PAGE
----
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[Clark] 
 

       23rd of October 1804    Some Snow, passed 5 Lodges 〈of〉 fortified    the place the two french men were robed  [1]    Those are the hunting Camps of the mandans, who has latterly left them.    we camped on the L. S.   [2]

 

        

Course Distanc &c.

N. 45° E. 2 m. bend S. S.
N. 18° W 1 ½ m to a High land S. S.
N. 65° W. 3 m to a tree in a bend to the L S.
N 33° W 2 ½ m. to a pt. on the L. S.
N. 18° W. 1 m on the L. S.
N 45° W. 3 m. to a point on the S. S.—




[Clark] 
23rd of October Tuesday 1804
 

       a cloudy morning Some Snow    Set out early    pass five Lodges 〈of India〉 which was Diserted, the fires yet burning    we Suppose those were the Indians who robed the 2 french Trappers a fiew days ago    those 2 men are now with us going up with a view to get their property from the Indians thro us.    cold & Cloudy camped on The L. S. of the river [NB: saw at 12 miles passed old village on S. S. of Maharha* Indns, a band of Minnetarrés who now live 〈with〉 between Mands & Minnetarres    *Ah na ha wa's    see note 10 May, 1805]  [3]

 

      

23rd Octr

 

        

Course Distance & reffurencs

N. 45° E   2 miles to a Tree in the bend S. S.
N. 18° W.   1 ½ mes. to High land on the S. S.
N. 65° W   3 mes. to a tree in the bend L S.
N. 33 W.   2 ½ mes. to a pt. on the L S.
N. 18° W.   1 mile on the L S.
N. 45° W   3 miles to a point on the S. S.    passing as common many
Sand bars
  13  




[Ordway] 
 

       Tuesday 23 Oct.    a little Snow last night    a cloudy morning.    we Set off eairly.    about 9 o.C. we passed the Indian Camp N. S. where the 2 frenchman was Robed a fiew days ago, they had left their Camp.    their was 3 of their lodges Standing on N. S. which was built in the Same manner as those in their villages.    proceeded on    passed Several Timbred bottoms where we Saw pleanty of Grasses Rushes &.C. Camped on S. S. at a Bottom covered with timber where we found a large quantity of Graze the Buff. or Rabit Berryes of which we eat freely off.    they are a Small red berry, Sower & Good to the taste.    we have Seen them pleanty in this Country.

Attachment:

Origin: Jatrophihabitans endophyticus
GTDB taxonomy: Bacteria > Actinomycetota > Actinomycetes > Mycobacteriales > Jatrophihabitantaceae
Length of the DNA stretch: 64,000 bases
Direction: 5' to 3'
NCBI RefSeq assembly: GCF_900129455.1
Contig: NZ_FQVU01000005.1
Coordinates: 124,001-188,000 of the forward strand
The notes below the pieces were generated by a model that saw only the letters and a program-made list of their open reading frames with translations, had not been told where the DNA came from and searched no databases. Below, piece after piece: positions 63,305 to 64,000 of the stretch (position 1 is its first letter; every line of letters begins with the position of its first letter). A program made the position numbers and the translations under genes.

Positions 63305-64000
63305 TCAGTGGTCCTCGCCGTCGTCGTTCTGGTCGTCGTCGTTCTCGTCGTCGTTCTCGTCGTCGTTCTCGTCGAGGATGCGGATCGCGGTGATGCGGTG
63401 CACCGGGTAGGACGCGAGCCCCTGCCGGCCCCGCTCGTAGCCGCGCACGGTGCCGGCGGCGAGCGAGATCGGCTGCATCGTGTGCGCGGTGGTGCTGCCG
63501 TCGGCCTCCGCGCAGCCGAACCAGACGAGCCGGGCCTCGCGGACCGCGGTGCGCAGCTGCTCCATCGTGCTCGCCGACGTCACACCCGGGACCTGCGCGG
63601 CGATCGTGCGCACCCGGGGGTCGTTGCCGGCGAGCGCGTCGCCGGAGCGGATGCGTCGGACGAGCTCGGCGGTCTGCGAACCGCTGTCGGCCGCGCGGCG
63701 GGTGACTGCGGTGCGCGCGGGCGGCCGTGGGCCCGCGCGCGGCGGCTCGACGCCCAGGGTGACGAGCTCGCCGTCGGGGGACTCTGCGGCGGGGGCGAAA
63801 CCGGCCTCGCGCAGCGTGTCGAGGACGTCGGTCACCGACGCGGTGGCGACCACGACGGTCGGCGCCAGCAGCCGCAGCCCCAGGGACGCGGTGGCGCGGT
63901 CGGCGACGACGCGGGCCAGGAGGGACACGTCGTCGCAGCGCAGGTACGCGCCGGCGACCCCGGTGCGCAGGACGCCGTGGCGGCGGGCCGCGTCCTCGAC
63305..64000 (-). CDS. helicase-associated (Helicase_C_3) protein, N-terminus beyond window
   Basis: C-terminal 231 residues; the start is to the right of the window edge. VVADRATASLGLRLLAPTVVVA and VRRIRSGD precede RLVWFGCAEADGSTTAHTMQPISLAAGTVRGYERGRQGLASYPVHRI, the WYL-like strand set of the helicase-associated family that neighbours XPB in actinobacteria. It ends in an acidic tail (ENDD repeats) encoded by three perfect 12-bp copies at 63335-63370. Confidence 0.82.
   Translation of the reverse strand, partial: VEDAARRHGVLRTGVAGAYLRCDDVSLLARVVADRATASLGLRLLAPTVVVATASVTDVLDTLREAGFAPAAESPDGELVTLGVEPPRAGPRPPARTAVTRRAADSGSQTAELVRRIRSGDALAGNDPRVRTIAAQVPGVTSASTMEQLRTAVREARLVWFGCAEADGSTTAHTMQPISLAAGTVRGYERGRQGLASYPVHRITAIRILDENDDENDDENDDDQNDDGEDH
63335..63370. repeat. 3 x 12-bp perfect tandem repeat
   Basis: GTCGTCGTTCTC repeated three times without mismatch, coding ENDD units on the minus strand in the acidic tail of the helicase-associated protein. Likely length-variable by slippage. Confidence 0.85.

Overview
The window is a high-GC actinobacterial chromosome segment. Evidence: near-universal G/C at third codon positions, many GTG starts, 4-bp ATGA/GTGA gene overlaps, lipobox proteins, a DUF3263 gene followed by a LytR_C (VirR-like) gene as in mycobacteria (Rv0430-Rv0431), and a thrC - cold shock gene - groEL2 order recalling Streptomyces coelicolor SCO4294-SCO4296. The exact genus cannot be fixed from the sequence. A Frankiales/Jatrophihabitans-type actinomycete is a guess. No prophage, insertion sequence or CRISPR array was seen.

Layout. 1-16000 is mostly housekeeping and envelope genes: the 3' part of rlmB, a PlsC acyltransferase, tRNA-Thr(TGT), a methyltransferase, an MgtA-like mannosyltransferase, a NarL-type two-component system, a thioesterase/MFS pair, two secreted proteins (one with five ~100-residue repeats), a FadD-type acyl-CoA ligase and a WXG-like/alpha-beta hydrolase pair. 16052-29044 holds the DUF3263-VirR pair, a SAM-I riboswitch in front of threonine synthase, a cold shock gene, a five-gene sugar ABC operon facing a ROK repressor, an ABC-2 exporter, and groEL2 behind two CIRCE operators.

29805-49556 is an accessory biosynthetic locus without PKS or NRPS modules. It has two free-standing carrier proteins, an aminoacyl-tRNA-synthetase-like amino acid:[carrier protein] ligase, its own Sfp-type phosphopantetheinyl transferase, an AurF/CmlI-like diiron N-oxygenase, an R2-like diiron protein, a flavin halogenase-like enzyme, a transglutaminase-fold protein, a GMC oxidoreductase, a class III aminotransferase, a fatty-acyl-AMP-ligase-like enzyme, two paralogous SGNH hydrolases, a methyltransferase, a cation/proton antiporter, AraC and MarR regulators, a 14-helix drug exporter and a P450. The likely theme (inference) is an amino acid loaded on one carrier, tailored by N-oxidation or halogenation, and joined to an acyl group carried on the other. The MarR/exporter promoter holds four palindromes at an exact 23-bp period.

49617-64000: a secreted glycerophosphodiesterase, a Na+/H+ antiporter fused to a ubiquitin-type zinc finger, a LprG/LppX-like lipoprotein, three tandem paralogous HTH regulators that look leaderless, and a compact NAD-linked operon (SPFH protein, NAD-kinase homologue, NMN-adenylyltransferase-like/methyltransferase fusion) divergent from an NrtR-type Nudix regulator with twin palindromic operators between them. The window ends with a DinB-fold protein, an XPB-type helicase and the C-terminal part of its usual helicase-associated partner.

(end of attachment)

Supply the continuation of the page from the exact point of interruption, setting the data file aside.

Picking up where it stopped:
[Gass] 
 

       Tuesday 23rd.    Some snow again fell last night, and the morning was cloudy. At 8 it began to snow, and continued snowing to 11, when it ceased. We passed the place where the Frenchmen had been robbed but no Indians could be seen. The hills here are futher from the river than they are for some distance down it; and there are fine large bottoms on both sides covered with cotton wood. We encamped on the south side where we found a great quantity of rabbit berries.  [4] Three hunters were out to day, but killed nothing.




[Whitehouse] 
 

       Tuesday October 23d    We set out early this morning.    about 8 oClock it began to snow, we proceeded on, and passed by some Indian Cabbins, which the frenchmen that was with us, informed that they were robbed of their Traps & peltry at, and also pas'd some Rich bottoms cover'd with Timber lying on both sides of the River, this evening, we encamped in a bottom, lying on the South side of the River, which was cover'd with heavy timber, where we found a great quantity of Berries called Rabbit Berries.—




 

1. This site, in Oliver County, North Dakota, does not appear on Clark's maps, since the Mandan hunting camp marked on Atlas map 29 is upstream from the October 23 camp of the party. (Return to text.)

 

2. Near present Sanger, Oliver County. Atlas map 29; MRC map 51. (Return to text.)

 

3. On Atlas map 29 this appears as "Old village of Ah na ha was band," probably the Molander site, in Oliver County. The former inhabitants were the Awaxawis, who became a division of the Hidatsas, or Minitaris, who occupied the area about 1760, before moving to the mouth of the Knife River. The bracketed material was added later, perhaps by Biddle in 1810. The reference date is in error; it is to a brief note on the tribe in Clark's entry for March 10, 1805. Wood & Moulton, 384–85; MRC map 51. (Return to text.)

 

4. Buffaloberry again. (Return to text.)












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